Aberdeen Proving Ground, MD – A device patented by researchers at the U.S. Army Combat Capabilities Development Command Chemical Biological Center (DEVCOM CBC) is being commercialized as a tool in the study of COVID-19.
The micro-atomizer, U.S. Patent 8,882,085, is a device that produces an aerosol spray on a very small scale for studying aerosolized particles inhaled by humans. The micro-atomizer has a .005 in diameter sample pass through -- slightly larger than a human hair. This invention allows scientists to scale things down into a much smaller space to model what would happen on a larger scale.
DEVCOM CBC biologist Michael Horsmon, senior engineering technician Richard Kreis, and retired Army scientist Charles Crouse are the inventors behind the micro-atomizer. This product was developed to enable detection, protection and decontamination technology development geared toward protecting the warfighter from toxic chemical agents by simulating those agents on a micro level using aerosol spray.
While the micro-atomizer was developed as a research tool in chemical agent protection, it can also be used to simulate human sneezing, hacking or coughing. This will enable researchers to model the COVID-19 flow that would be expelled by someone who already has it. According to Kreis, “by allowing the molecules to get down to the same size as you would with COVID-19, it is easy to replicate continuously, repeatedly and accurately.”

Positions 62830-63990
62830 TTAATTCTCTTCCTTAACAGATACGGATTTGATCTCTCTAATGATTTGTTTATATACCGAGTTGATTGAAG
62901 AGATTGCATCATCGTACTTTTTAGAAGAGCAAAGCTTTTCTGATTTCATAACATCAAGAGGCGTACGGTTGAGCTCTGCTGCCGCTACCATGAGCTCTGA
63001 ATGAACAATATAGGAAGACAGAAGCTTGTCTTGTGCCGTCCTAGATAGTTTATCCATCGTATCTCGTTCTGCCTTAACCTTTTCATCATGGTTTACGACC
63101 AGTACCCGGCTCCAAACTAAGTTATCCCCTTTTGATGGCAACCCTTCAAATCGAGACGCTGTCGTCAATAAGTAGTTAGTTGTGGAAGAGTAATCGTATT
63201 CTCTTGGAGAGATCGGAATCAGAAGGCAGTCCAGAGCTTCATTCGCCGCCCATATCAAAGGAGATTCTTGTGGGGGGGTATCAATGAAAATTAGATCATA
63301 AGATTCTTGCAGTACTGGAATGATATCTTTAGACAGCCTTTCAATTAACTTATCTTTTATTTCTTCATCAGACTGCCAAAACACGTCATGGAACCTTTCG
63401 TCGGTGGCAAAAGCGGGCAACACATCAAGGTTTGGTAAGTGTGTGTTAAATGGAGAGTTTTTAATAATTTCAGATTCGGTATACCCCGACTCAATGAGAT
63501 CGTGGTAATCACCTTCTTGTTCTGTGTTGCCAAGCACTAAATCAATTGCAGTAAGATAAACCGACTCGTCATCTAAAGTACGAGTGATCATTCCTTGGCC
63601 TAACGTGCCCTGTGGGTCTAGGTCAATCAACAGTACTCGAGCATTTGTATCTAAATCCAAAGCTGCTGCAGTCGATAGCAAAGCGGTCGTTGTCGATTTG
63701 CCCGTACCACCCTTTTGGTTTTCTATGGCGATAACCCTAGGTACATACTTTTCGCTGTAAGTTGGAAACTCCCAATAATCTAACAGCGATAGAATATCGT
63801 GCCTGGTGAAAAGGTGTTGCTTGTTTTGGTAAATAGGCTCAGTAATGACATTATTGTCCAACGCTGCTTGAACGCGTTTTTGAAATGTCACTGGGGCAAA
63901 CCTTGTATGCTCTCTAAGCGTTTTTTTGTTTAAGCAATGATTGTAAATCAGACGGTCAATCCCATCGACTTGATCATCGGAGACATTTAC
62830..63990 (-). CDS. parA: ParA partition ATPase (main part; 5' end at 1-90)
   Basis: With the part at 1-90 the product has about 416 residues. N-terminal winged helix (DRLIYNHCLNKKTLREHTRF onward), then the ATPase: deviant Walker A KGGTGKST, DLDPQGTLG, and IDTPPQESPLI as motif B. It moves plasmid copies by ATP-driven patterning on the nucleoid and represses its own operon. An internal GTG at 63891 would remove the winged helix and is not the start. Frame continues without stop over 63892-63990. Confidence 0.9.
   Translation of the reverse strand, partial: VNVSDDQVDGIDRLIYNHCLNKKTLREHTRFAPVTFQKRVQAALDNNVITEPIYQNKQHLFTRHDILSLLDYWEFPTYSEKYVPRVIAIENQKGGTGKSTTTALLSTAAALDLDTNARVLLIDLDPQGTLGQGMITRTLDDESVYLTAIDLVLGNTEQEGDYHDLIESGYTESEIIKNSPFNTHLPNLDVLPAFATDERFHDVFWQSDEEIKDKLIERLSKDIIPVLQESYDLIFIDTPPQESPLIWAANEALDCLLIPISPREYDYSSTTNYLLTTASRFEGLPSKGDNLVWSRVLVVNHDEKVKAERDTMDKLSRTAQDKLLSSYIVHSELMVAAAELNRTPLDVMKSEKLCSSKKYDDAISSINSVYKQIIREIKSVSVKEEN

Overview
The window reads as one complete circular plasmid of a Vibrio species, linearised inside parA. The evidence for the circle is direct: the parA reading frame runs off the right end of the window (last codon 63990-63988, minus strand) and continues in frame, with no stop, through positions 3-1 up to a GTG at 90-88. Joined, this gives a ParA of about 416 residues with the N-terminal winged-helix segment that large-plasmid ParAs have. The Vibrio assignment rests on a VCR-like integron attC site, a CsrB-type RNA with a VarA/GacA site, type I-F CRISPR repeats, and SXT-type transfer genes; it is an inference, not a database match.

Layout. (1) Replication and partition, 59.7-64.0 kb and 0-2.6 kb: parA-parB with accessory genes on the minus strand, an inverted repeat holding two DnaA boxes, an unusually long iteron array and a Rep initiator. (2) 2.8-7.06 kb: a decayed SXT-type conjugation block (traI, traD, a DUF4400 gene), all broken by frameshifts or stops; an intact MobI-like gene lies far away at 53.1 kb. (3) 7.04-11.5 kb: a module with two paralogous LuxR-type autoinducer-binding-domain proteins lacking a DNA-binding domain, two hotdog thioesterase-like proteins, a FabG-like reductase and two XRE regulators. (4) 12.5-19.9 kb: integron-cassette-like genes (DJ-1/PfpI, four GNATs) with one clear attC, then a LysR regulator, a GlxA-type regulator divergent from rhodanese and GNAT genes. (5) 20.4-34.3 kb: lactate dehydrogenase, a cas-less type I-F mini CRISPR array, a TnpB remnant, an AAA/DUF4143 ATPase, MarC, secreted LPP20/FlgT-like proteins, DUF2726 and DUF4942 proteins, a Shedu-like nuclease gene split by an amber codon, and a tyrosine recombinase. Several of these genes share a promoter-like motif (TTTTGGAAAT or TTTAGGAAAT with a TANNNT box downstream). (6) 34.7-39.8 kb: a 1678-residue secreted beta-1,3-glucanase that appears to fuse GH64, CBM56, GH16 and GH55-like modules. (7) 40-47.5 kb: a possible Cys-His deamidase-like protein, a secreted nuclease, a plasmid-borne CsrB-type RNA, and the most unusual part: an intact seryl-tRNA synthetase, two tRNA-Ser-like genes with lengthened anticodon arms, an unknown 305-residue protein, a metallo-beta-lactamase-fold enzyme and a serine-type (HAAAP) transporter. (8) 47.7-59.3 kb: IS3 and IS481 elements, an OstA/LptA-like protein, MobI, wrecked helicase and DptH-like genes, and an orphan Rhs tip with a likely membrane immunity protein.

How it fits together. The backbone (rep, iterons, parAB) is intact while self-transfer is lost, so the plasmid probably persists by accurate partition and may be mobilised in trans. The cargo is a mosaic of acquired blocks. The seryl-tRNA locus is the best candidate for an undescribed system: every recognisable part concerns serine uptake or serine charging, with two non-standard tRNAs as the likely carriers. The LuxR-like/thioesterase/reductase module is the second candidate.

Techlink, the DoD’s national partnership intermediary for technology transfer typically reviews all government patents and publicizes technologies that are ripe for commercialization. “We were notified by our partner, Techlink who’s in Montana, that there was interest in this patent. Our office investigates the status of patents and if there are existing prototypes. When we investigated, we learned that there were no more prototypes, so we went to the Research and Technology Directorate and asked them if they were willing to fund a few more prototypes because of the commercial interest and they agreed,” said Matt Jones of the Center’s Technology Transfer Office.
The test was a success and the company signed a patent license agreement this year. The inventors are currently focusing on reproducing the micro-atomizer and building the product consistently. The goal is to commercialize it so that it is available worldwide. “Universities, industry and other government agencies can use the micro-atomizer and it can be used in fields ranging from aerobiology, toxicology, and maybe even generating aerosols of coding materials for protection of surfaces. It has a wide range of uses,” Horsmon said.